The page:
Investing in agricultural storage capacity is a crucial means of managing price volatility. In several African countries that have suffered prolonged droughts in recent years, it is also an opportunity to improve food security.
In Kenya, the government plans to spend around 79.6 billion shillings ($596 million) to establish new strategic food reserves. The announcement was made on April 6 by Mithika Linturi, Minister of Agriculture.
According to local newspaper Business Daily Africa, the old reserves had been depleted since 2019 and had been withdrawn by the government of former President Uhuru Kenyatta, partly due to persistent droughts that affected agricultural production and caused an increase in hunger.
The National Drought Management Authority (NDMA) estimates that more than 4.35 million people are currently suffering from severe food insecurity in the country as a result of the weather phenomenon.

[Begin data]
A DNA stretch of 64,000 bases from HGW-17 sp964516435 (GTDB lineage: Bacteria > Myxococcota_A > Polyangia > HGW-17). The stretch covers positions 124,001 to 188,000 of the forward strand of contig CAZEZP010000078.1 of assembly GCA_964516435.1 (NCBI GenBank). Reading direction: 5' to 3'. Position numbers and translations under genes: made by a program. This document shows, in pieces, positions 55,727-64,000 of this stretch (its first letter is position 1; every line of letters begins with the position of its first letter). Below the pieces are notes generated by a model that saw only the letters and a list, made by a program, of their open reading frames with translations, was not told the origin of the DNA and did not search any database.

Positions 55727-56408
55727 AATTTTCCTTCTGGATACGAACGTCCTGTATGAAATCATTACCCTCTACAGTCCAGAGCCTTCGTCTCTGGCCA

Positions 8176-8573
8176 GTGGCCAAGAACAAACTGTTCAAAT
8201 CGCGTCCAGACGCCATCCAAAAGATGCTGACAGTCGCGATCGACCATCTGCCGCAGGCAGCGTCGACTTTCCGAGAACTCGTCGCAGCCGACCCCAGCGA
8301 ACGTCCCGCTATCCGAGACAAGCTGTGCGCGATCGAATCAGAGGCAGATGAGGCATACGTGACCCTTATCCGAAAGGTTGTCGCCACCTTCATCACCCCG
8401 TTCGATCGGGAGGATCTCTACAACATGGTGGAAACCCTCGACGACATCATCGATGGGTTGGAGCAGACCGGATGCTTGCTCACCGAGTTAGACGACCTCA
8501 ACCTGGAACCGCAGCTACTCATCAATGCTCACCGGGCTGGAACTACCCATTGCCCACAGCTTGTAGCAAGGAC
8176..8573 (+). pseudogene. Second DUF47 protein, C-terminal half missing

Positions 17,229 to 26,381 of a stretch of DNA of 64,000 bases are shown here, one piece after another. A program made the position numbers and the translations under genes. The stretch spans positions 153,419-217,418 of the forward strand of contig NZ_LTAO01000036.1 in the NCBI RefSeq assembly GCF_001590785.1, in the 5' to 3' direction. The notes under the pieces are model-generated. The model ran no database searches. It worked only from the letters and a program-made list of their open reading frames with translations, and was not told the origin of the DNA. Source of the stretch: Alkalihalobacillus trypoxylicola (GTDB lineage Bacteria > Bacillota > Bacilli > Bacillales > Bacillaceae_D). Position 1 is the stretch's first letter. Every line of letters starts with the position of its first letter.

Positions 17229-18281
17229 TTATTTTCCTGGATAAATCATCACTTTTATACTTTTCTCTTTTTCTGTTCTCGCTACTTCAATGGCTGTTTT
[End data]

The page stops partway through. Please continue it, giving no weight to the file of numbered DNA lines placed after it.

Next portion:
According to Linturi, the new reserves that will be replenished are expected to contain at least 90,000 tons of food, which is equivalent to at least three months of corn consumption.
It is worth noting that on March 15, the Agriculture Committee of the National Assembly asked the Budget and Appropriations Committee for Sh10 billion ($7.5 million) to start purchasing food for the strategic reserves.
"It is important that the country has food reserves to protect itself from food shortages, have a market for the main basic foodstuffs and act as a price stabilizer," the commission stated.